Analysts Informa Telecoms & Media has just published its predictions for the future of mobile phone content sizing up how much the market will be worth in 2010. It reckons that the global market fuelled largely by music, games, gambling and adult entertainment will be worth $42.8 billion by the end of the decade. It’s a monster report, but click on for a few of its many interesting findings including…
Phone not to kill iPod
Adult entertainment a bit of a flop
Music downloads not huge business for phone networks
Mobile gambling to grow from US$1.2bn of annual revenues in 2005 to US$7.6bn by 2010
Phone not to kill iPod – By 2010 music playing features will be part of most mobiles and many will have dedicated storage (hard disks) for music. But just as camera phones did not suddenly destroy the digital camera business, the report finds that MP3-enabled phones will not seriously damage the digital music player market in the immediate future.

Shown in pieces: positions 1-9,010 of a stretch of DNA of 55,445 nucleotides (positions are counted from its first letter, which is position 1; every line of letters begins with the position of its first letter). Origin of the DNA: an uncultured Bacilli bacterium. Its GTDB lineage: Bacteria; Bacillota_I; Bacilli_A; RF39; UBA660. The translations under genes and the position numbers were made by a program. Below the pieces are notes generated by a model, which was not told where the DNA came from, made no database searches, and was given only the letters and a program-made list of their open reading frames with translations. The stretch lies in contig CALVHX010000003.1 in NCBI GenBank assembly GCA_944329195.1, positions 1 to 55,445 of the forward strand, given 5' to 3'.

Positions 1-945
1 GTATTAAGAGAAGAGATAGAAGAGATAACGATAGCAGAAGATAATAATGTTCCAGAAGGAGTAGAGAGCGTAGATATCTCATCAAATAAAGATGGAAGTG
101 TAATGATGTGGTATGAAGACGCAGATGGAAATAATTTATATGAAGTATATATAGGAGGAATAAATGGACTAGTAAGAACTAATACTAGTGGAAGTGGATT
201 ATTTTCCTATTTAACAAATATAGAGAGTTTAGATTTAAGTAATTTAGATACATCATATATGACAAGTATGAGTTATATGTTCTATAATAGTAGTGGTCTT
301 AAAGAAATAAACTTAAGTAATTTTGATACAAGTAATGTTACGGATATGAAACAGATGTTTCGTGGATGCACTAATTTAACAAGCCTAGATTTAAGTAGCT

Adult entertainment a bit of a flop – The market for erotic content for mobile devices is predicted to be worth $2.3bn by 2010, but realisation of this is highly dependent on mobile phone carriers and content providers working with regulators in order to determine solid controls and age verification procedures. Much of this depends on networks who seem to have an ambivalent attitude towards online adult entertainment. Overall Informa thinks adult entertainment on mobiles will be a lot smaller than has previously been thought.
Music downloads not huge business for phone networks – Even by 2010 ringtones will continue to dominate music market. Downloads via the web will be more than double the downloads via mobiles. And most music phone downloads are likely to be in Asia.
Total gaming revenue from mobile games is forecast to increase from $2.6 billion this year to $11.2 billion by 2010. Much of this will come from multi player gaming.
The US will be the main market for mobile gaming with the European market significantly smaller than either America or the Far East.
Many console games will debut first as teasers on mobiles as gaming companies seek to generate a buzz around the games.
There’s potential for growth in games which use other phone features (such as camera/GPS).
Mobile gambling to grow from US$1.2bn of annual revenues in 2005 to US$7.6bn by 2010, by which time there will be more than 200 million consumers gambling using their mobiles. Europe will be the big market with lotteries, online poker and basic casino games attracting the highest number of users.